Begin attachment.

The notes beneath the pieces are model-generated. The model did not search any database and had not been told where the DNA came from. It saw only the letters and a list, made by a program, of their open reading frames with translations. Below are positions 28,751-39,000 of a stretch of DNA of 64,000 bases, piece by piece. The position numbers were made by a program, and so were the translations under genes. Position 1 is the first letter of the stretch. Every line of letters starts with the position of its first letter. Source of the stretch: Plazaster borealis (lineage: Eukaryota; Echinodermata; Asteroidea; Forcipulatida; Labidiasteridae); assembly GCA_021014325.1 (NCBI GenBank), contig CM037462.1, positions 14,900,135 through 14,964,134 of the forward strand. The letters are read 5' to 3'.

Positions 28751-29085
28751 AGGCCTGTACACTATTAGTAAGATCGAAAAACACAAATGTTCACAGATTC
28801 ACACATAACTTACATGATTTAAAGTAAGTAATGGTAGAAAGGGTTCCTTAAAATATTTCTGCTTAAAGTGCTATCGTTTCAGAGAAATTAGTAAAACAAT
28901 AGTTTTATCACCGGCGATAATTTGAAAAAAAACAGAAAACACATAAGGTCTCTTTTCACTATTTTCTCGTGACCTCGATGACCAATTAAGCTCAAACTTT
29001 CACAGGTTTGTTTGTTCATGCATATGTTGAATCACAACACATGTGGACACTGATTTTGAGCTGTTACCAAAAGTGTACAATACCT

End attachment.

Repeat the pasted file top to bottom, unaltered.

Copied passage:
The notes beneath the pieces are model-generated. The model did not search any database and had not been told where the DNA came from. It saw only the letters and a list, made by a program, of their open reading frames with translations. Below are positions 28,751-39,000 of a stretch of DNA of 64,000 bases, piece by piece. The position numbers were made by a program, and so were the translations under genes. Position 1 is the first letter of the stretch. Every line of letters starts with the position of its first letter. Source of the stretch: Plazaster borealis (lineage: Eukaryota; Echinodermata; Asteroidea; Forcipulatida; Labidiasteridae); assembly GCA_021014325.1 (NCBI GenBank), contig CM037462.1, positions 14,900,135 through 14,964,134 of the forward strand. The letters are read 5' to 3'.

Positions 28751-29085
28751 AGGCCTGTACACTATTAGTAAGATCGAAAAACACAAATGTTCACAGATTC
28801 ACACATAACTTACATGATTTAAAGTAAGTAATGGTAGAAAGGGTTCCTTAAAATATTTCTGCTTAAAGTGCTATCGTTTCAGAGAAATTAGTAAAACAAT
28901 AGTTTTATCACCGGCGATAATTTGAAAAAAAACAGAAAACACATAAGGTCTCTTTTCACTATTTTCTCGTGACCTCGATGACCAATTAAGCTCAAACTTT
29001 CACAGGTTTGTTTGTTCATGCATATGTTGAATCACAACACATGTGGACACTGATTTTGAGCTGTTACCAAAAGTGTACAATACCT